REGIONAL COOKING
To talk about Italian cuisine is somewhat misleading, as it is not a single entity. The country has been united only since 17 March, 1861 and Italians still have a powerful sense of their regional identity. Regional cuisine is a source of pride and considerable competition. Sicilians are dismissed as mangimaccaroni (pasta eaters), while they express their contempt for Neapolitan cooking with the term mangiafoglie (vegetable eaters). Each region bases its cuisine on local ingredients, so the best ham comes from the area where pigs are raised, fish and seafood feature in coastal regions, butter is used in dishes from the north of Italy where there is dairy farming, while olive oil is characteristic of southern recipes.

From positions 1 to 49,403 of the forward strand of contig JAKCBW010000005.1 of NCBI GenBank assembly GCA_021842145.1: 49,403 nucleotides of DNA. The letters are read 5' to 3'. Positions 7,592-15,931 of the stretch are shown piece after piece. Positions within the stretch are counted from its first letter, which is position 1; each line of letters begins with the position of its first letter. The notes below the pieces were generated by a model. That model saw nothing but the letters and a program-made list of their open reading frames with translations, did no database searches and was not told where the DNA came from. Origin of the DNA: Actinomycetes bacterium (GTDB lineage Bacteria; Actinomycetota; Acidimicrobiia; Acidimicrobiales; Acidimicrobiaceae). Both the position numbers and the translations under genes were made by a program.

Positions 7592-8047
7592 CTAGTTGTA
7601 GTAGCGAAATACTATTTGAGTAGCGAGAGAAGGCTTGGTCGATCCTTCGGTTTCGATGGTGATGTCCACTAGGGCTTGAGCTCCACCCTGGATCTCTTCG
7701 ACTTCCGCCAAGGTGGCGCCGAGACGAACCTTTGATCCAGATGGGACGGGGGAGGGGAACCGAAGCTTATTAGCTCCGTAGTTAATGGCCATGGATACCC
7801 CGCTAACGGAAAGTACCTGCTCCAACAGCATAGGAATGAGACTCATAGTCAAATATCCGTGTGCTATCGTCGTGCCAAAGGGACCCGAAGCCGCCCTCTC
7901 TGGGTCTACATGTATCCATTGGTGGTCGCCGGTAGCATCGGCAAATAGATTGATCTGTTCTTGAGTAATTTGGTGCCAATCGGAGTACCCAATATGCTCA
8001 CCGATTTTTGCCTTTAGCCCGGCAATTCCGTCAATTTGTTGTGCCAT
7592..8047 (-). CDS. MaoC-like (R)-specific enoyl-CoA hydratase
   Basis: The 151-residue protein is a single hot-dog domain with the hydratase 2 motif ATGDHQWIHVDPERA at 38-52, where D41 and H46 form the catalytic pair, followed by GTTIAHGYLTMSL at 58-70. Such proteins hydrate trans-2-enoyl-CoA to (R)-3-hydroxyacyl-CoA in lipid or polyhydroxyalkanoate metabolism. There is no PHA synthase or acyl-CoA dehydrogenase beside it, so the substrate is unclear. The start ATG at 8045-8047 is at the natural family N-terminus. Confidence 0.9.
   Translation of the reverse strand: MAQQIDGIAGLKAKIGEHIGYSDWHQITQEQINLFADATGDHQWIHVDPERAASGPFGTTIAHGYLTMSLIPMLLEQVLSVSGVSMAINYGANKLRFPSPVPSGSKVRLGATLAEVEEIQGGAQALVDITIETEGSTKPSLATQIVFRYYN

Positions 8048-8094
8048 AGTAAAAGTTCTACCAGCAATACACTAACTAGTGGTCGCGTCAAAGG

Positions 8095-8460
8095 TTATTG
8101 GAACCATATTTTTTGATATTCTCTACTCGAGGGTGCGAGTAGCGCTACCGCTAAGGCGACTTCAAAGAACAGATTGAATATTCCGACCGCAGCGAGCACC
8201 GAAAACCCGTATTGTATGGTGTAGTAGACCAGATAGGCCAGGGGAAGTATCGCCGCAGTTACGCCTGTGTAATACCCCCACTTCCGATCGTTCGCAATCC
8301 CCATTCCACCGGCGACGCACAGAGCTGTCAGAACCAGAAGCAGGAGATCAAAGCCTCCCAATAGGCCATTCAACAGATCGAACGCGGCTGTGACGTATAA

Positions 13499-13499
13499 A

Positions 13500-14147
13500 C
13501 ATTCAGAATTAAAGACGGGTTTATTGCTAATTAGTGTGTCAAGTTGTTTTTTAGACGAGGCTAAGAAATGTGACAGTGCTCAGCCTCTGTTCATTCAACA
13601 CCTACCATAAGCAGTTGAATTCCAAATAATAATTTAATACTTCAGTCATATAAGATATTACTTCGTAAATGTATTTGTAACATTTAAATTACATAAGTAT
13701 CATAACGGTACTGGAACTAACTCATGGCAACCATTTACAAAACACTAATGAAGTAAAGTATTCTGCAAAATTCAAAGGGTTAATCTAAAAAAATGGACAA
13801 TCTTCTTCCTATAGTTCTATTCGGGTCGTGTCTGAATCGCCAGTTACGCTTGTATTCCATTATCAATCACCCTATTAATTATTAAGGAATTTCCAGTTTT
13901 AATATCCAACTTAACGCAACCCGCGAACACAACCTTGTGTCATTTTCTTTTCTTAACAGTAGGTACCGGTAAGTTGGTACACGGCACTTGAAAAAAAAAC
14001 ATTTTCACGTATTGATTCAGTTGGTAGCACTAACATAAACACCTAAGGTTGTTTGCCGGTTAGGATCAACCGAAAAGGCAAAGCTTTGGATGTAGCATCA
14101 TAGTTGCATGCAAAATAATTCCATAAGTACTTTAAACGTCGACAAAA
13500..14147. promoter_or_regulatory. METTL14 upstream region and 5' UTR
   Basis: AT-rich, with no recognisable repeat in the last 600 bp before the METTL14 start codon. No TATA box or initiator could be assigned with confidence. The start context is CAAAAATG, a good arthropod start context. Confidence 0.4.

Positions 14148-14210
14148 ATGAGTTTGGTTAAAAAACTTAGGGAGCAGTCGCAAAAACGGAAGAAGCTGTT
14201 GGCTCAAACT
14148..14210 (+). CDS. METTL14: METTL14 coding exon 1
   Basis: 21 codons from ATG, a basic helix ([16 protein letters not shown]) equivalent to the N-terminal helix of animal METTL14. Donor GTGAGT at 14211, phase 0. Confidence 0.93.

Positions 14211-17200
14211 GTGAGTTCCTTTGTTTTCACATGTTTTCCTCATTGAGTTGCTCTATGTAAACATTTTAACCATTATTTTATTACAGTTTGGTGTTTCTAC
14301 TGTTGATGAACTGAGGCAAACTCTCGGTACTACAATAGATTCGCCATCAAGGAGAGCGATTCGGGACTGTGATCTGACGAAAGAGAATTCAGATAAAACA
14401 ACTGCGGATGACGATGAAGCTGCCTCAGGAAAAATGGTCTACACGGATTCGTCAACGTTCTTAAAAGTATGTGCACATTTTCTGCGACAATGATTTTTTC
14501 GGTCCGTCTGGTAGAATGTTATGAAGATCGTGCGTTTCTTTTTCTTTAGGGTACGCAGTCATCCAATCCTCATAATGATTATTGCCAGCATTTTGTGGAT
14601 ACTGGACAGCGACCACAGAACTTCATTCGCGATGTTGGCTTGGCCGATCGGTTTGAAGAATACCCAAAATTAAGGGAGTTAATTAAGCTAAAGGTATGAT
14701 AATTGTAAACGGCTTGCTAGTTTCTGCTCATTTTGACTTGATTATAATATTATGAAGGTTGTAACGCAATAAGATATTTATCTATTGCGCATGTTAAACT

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ABRUZZI AND MOLISE : This was once a single region and although it has now been divided into two separate provinces, they remain closely associated. Located in northern Italy to the east of Rome, the area is well- known for its high-quality cured meats and cheese. The cuisine is traditional and also features lamb and fish and seafood in the coastal areas. Pepperoni  a tiny, fiery hot, dried red chili is from Abruzzi. BASILICATA : If the Italian peninsula looks like a boot, Basilicata is located on the arch of the foot. The landscape is rugged and inhospitable, with much of the region being over 2,000 metres/6,500 feet above sea level. It is hardly surprising, therefore, that the cuisine is warming and filling, featuring substantial soups in particular. Cured meats, pork, Iamb and game are typical ingredients and freshwater fish are abundant in the more mountainous areas. CALABRIA : In the south, on Italy's toe, Calabria is a region of dramatic contrasts — superb beaches and towering mountains. Excellent fish and seafood typify the local cuisine, which is well known for its swordfish and tuna dishes. Fruit and vegetables are abundant, particularly oranges, lemons, aubergines (eggplants) and olives. Like other southern regions, desserts are a speciality, often based on local figs, honey or almonds CAMPANIA : Naples on the west coast is the home of pizza, now known across the world from Sydney to New York and the region bases many of it other dishes on the wonderful sun-ripened tomatoes grown locally. Fish and seafood feature strongly in the Neapolitan diet and robust herb-flavoured stews, redolent with garlic, are popular. Pastries and fruit desserts are also characteristic. EMILIA-ROMAGNA : Α central Italian province, Emilia­ Romagna's capital is the beautiful medieval city of Bologna, nicknames la grassa, the fat city, and home to some of the best restaurants in the country. Α gourmet paradise, the region is famous for Parmesan cheese and Parma ham from Parma, balsamic vinegar from the area around Modena, cotechino, mortadella and other cured meats and, of course, spaghetti bolognese. Butter, cream and other dairy products feature in the fine food of the region and a wide range of pasta dishes is popular. LAZFIO : Capital of the region and the country, Rome is a cosmopolitan and sophisticated city with some of the best restaurants — and ice cream parlours — in Europe. Fruit and vegetables are abundant and Iamb and veal dishes are characteristic of the region, which is famous for saltimbocca, which literally means "jump in the mouth". Here, they nave perfected the art of preparing high-quality ingredients in simple, but delicious ways that retain the individual flavours. A Roman speciality is suppli al telefono — "telephone wires" — mozzarella cheese wrapped in balls of cooked rice and deep-fried. The mozzarella is stringy, hence the name of the dish. LIGURIA : A northern province with a long coastline, Liguria is well known for its superb fish and seafood. It is also said to produce the best basil in the whole of Italy and it is where pesto sauce was first invented. The ancient port of Genoa was one of the first places in Europe to import Asian spices and highly seasoned dishes are still particularly characteristic of this area. LOMBARDY : An important rice-growing region in north-west Italy, this is the home of risotto and there are probably as many variations of this dish as there are cooks. Dairy produce features in the cuisine and Lombardy is credited with the invention of butter, as well as mascarpone cheese. Vegetable soups, stews and pot roasts are characteristic of this region. Bresaola, cured raw beef, is a local speciality that is often served wrapped around soft goat's cheese. MARCHE : With its long coastline and high mountains, this region is blessed with both abundant seafood and game. Pasta, pork and olives also feature and methods of preparation are even more elaborate than those of neighbouring Umbria. PIEDMONT : On the borders of France and Switzerland, Piedmont in the north­west is strongly influenced by its neighbours. A fertile,arable region, it is well known for rice,polenta and gnocchi and is said to grow the finest onions in Italy. Gorgonzola, one of the world's greatest cheeses, comes from this region although, sadly, the little village that gave it its name has now been subsumed by the urban sprawl of Milan. Piedmontese garlic is said to be the best in Italy and the local white truffles are a gourmet's dream. PUGLIA : On the heel of Italy, this region produces excellent olives, herbs, vegetables and fruit, particularly melons and figs. Fish and seafood are abundant and the region is known for its oyster and mussel dishes. Calzone, a sort of inside out pizza, was invented here. SARDINIA : This Mediterranean island is famous for its luxurious desserts and extravagant pastries, many of them featuring honey, nuts and home­grown fruit. Hardly surprisingly, fish and seafood — tuna, eel, mullet, sea bass, lobster and mussels — are central to Sardinian cuisine  and spit-roasted suckling pig is  the national dish served on feast days. Sardo is a mild-tasting pecorino cheese produced in Sardinia. SICILY : Like their southern neighbours, Sicilians have a sweet tooth, which they indulge with superb cakes, desserts and ice cream, often incorporating locally grown almonds, pistachios and citrus fruits. Pasta dishes are an important part of the diet and fish and seafood, including tuna, swordfish and mussels, feature prominently. TRENTINO ALTO-ADAGE : A mountainous region in the north­east, Trentino has been strongly influenced by its Austrian neighbour. Smoked sausage and dumplings are characteristic of the cuisine, which is also well known for its filled pasta. TUSCANY : The fertile plains of Tuscany are ideal for farming and the region produces superb fruit and Vegetables. Cattle are raised here and both steak and veal dishes feature on the Tuscan menu, together with a wide range of game. Tripe is a local speciality and Panforte dl Siena, a traditional Christmas cake made with honey and nuts, comes from the city of Siena. A grain known as farro is grown almost exclusively in Tuscany, where it is used to make a nourishing soup. UMBRIA : Pork, Iamb, game and freshwater fish, prepared and served simply but deliciously,characterize the excellent cuisine of the region. Fragrant black truffles are a  feature and Umbrian cooking makes good use of its high-quality olive oil. Umbria is also famous for imbrecciata, a hearty soup made with lentils, chick-peas (garbanzo beans) and haricot (navy) beans. VENETO AND FRIULI : An intensively farmed area in the north-east of Italy, this region produces cereals and almost 20 per cent of the country's wine. Polenta and risotto feature in the cuisine, as well as an extensive range of fish and seafood. Risi e bisi, rice and peas, is a traditional dish which was served every year at the Doge's banquet in Venice to honour the city's patron saint, Mark.